For generations, the Void family in Orangeburg County has sent its sons to war.
They always came home alive.
Army Spc. Demetrius Lamar Void, 20, of Orangeburg, was killed when a military vehicle hit him on a base camp in Kandahar, Afghanistan.
"It's devastating for us," said the Rev. Keith Void, an uncle. "He was a loving person. He had a mind of his own."
The Army said Void was performing his routine physical training exercises when he was killed. His death is under investigation.
Void joined the Army after graduating from Orangeburg-Wilkinson High School in 2007.
He was following a military service tradition established by his grandfather and uncles, who served in World War II, Vietnam and during peacetime, said Keith Void, also a veteran.
"He wanted to experience something different," the uncle said.
In high school, Demetrius Void made an impression because of his focus on academics, two of his teachers said.
"He was competitive," said Deborah Hailey, who taught American literature during Demetrius Void's junior year. "He was concerned about his grades."
Sharlene Foster, who taught him calculus, said he was never shy about asking for help after class.
"He was determined that he wasn't going to let calculus beat him," Foster said. "He kept at it until he figured out that calculus."
Because of Void's academic success, teachers and family members expected him to go to college.
Keith Void didn't believe his nephew when he talked about joining the Army. So, he kept asking his nephew about financial aid applications.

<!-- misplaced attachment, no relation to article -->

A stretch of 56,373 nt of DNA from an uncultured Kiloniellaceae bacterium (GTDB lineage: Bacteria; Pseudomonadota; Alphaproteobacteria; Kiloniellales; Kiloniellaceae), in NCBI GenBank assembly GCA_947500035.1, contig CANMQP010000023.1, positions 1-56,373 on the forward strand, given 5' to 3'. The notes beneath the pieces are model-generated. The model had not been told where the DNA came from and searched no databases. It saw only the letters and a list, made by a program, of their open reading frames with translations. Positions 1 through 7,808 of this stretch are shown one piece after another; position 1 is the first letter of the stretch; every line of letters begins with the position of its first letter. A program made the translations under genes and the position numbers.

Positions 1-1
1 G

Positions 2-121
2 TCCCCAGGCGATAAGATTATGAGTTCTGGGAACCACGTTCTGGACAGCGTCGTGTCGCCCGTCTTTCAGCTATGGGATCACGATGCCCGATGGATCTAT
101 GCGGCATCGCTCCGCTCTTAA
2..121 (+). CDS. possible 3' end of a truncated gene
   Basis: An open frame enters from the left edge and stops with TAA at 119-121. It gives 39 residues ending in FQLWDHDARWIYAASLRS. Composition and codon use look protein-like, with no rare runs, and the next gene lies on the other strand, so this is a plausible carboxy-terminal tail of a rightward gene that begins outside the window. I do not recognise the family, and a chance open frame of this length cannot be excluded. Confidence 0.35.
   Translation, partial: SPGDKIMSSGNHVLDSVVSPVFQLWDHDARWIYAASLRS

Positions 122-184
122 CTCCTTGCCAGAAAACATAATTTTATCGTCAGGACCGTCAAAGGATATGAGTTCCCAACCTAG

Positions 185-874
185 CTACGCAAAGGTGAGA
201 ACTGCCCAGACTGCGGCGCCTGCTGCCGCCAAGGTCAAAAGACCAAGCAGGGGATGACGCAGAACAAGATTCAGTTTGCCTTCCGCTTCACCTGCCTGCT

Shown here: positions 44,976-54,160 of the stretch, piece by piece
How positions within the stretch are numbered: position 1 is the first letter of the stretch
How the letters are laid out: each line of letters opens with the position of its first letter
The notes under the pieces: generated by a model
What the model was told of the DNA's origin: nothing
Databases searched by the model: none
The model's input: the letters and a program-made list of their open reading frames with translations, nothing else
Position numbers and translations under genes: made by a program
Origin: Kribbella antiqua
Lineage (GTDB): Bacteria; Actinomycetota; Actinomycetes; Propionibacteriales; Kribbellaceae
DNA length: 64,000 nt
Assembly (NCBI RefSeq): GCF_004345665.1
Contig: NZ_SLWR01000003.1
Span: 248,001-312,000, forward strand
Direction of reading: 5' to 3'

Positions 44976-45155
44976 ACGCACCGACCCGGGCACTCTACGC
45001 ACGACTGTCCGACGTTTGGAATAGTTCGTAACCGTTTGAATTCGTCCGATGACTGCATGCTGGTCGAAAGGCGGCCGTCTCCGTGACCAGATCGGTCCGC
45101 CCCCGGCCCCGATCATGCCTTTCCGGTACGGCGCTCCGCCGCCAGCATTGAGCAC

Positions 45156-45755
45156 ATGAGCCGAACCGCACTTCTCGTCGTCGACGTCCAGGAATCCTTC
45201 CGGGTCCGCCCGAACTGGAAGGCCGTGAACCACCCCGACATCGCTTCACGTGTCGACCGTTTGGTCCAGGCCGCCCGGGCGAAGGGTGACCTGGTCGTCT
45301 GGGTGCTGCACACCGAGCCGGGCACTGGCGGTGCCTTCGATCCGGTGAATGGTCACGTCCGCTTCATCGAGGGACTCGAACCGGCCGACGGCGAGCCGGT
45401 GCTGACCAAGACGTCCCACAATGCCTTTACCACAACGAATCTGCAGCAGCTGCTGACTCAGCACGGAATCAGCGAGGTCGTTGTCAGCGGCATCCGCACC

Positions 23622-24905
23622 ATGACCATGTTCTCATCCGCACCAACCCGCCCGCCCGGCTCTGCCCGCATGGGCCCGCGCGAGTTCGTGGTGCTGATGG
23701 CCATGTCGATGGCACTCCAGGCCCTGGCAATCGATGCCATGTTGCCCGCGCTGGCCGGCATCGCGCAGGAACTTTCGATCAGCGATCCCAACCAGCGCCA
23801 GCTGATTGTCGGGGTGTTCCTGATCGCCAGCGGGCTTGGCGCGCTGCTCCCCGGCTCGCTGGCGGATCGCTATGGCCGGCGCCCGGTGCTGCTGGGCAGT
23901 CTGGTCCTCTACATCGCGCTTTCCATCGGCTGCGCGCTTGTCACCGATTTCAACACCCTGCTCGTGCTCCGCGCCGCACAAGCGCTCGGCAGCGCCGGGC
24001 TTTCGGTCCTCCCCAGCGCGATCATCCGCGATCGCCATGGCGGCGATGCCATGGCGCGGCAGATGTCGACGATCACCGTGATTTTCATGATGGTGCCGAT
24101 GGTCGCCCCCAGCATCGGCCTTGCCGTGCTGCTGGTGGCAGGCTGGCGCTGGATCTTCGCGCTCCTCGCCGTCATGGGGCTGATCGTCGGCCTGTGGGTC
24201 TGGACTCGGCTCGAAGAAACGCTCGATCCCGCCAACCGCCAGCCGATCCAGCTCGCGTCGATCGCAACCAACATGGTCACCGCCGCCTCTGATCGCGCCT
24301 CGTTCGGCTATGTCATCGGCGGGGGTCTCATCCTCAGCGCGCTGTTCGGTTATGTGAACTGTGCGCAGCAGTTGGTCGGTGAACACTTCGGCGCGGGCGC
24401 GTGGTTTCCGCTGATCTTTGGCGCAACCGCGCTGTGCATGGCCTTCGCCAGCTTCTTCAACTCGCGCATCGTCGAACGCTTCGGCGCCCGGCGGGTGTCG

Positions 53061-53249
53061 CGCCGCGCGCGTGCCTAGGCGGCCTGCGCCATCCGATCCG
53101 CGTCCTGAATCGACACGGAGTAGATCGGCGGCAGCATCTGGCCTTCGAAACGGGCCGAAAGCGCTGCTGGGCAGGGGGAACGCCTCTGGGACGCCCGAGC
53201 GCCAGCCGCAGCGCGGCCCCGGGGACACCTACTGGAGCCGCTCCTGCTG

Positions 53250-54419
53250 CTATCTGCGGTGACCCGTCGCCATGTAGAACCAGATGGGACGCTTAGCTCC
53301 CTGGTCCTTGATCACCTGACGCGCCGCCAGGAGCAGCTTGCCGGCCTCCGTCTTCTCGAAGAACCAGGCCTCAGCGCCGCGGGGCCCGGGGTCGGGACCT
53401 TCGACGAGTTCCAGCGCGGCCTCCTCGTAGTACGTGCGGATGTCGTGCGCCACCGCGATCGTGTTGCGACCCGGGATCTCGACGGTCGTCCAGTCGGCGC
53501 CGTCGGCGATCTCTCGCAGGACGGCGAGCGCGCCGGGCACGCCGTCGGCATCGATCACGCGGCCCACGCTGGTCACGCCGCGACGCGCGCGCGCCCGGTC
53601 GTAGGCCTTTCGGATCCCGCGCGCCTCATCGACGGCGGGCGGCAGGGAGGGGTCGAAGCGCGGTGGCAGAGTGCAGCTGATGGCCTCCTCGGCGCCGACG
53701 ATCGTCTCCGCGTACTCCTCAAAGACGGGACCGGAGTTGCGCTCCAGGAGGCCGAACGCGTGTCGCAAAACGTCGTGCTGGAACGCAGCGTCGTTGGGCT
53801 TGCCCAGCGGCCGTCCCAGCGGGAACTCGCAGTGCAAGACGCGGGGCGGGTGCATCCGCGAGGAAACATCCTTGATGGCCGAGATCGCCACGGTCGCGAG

But Demetrius Void enlisted.
"He said he was tired of school," Keith Void said. "He said he was tired of being smart."
Keith Void said he was never sure exactly what his nephew meant by that statement.
"That was Demetrius. Always different," his uncle said.
In the Army, Void served as an information systems operator and analyst. He was assigned to the 57th Expeditionary Signal Battalion, 11th Signal Brigade, III Corps at Fort Hood, Texas.
He deployed to Afghanistan in April and his family expected him to come home in December for a two-week break, Keith Void said
The Army released few details about Void's death. The family said he was jogging with two friends when he was struck by an armored truck.
The truckdriver left the scene, said Keith Void, who described the accident as a "hit and run."
A funeral service will be planned once Void's body returns to South Carolina, Keith Void said. Stevens Funeral Home in St. Stephens is in charge of the arrangements.
Demetrius Void is survived by his mother, Sallie Void, and two brothers, Tacobi Void and Marcus Shuler.
He is the 18th person with S.C. ties to die in Afghanistan.